God is present

in the wood stove and the oil lamp,

in the gathering shadows

and the silent stars.

If she does not seem present

in my heart and soul –

it is because I have limited God too much.

Perhaps I should listen more intently

to the wood crackling,

and watch more closely,

the oil wick flicker,

to allow God’s presence

to envelop me.

Can I rediscover God’s glory

in what appears to be

trivial and insignificant?

Thank you, God, for the blessed days,

I didn’t do anything –

just wandered the forest,

struck dumb by the strength

of your trees and the

rich beauty of your dying leaves;

I sat by the stream and listened

to the murmur of your waters

and watched the rapid and lovely movements

of the squirrel among the branches;

I stood at night, awed by the vastness

of your sky

and the clear sharpness

of a hundred stars

and felt very, very small,

yet part of it all.

Thank you

God, for these days

when I walked in your Kingdom

and knew it.

More and more I think,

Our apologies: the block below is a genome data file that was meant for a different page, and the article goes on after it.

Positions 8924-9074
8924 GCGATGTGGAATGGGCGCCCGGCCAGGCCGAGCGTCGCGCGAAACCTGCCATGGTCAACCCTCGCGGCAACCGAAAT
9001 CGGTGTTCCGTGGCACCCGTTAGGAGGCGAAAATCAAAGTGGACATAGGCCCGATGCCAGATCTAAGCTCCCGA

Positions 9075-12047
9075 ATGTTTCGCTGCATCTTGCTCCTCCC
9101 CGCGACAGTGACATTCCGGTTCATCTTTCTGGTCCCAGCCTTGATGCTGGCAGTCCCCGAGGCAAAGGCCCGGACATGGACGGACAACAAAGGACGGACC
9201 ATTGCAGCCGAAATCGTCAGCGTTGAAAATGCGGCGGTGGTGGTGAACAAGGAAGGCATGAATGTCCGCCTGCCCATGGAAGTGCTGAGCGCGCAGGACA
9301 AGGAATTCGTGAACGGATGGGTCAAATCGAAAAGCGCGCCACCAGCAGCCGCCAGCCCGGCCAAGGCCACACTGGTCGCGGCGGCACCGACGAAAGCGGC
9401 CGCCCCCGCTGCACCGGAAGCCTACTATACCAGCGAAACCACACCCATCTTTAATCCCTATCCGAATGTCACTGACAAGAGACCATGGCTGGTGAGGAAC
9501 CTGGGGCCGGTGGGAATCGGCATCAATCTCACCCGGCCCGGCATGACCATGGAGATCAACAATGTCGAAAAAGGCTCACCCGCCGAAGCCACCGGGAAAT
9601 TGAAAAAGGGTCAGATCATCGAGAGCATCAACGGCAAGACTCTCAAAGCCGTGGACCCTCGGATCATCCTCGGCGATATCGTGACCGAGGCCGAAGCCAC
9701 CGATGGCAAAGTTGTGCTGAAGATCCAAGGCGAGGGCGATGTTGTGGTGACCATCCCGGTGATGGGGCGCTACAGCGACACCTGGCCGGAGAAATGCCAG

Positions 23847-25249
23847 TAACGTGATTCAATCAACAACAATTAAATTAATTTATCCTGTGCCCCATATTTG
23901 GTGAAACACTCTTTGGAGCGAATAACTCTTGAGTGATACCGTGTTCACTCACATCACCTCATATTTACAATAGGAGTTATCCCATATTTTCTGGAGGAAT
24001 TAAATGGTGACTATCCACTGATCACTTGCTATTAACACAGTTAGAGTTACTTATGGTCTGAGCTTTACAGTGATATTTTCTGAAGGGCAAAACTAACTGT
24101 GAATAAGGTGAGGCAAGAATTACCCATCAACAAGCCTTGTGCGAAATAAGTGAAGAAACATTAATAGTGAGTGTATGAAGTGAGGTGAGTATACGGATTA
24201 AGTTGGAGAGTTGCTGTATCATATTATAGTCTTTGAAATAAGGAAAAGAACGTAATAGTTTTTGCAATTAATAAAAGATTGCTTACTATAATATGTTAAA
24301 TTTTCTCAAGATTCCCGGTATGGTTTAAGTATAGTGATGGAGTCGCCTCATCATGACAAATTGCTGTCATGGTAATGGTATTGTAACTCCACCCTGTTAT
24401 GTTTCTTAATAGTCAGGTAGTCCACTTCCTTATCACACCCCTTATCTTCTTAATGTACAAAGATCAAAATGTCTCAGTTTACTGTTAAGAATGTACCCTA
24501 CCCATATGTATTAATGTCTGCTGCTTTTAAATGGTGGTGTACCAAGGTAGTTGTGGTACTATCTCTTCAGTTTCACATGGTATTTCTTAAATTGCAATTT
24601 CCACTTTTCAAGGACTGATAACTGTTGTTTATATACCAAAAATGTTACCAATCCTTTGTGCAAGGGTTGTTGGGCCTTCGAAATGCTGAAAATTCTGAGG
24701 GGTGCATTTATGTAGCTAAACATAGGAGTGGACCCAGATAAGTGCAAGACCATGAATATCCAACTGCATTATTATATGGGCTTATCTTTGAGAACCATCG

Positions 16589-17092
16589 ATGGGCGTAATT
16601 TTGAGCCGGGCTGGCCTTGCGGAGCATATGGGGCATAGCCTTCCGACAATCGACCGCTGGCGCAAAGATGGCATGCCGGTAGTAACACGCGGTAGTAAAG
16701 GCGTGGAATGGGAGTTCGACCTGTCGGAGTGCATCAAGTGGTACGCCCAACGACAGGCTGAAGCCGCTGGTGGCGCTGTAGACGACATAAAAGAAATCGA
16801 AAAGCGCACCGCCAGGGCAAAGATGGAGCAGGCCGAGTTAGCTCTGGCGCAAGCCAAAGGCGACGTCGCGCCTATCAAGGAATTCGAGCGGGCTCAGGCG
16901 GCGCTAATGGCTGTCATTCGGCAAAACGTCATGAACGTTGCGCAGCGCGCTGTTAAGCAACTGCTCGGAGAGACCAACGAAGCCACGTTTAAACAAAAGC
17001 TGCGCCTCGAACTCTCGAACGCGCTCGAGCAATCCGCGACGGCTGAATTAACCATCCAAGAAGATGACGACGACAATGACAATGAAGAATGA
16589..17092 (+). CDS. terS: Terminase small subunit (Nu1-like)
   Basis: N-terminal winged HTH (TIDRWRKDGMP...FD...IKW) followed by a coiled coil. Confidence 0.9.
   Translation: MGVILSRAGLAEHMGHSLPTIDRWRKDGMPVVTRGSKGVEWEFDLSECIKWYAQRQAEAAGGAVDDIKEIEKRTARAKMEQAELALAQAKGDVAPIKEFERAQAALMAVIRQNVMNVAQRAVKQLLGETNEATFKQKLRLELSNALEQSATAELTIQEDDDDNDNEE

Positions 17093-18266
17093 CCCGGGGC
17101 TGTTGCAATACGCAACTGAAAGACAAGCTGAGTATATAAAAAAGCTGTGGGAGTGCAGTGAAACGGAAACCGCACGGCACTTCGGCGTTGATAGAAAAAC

we look for God

in the wrong places.

It would probably be better

if we didn’t look at all.

So busy looking,

we don’t notice.

When it seems that God

slips quietly away,

and we sit sad and doubtful,

waiting, still hopeful,

we should smile and know

God is too near,

too deep to be noticed,

too close to be held,

She possesses us so

She runs through our veins,

breathing in our breath,

and beating in our hearts.

Ah, yes, when it seems that God

slips quietly away, we should

whisper our welcome

and know we are one.

God –

beating and breathing,

deep in our guts.

We are busy looking…each day. And we do miss the signs…the opportunities to experience that oneness…that unity with God that says we have the same purpose…we are working toward the same goals…we are part of the same organism. Our breath is God’s breath…our heartbeat, the heartbeat of the divine presence…the feeling in the gut that is common to us all…the feeling of freedom…of salvation…of finding our own path…our own exodus from our own chains. I feel this sense of freedom in the work of Nina Simone. Here she is singing one of my favorite songs (and I am reminded of a Fellowship Church musician, Mr. Johnny Land)…We are all connected…we all have the potential to hold space for the divine. When we think we are alone…that God has abandoned us on the path, may we remember our heritage…our ancestors, including the birds and may we soar to the sun and look down to the sea…and know how it feels to be free!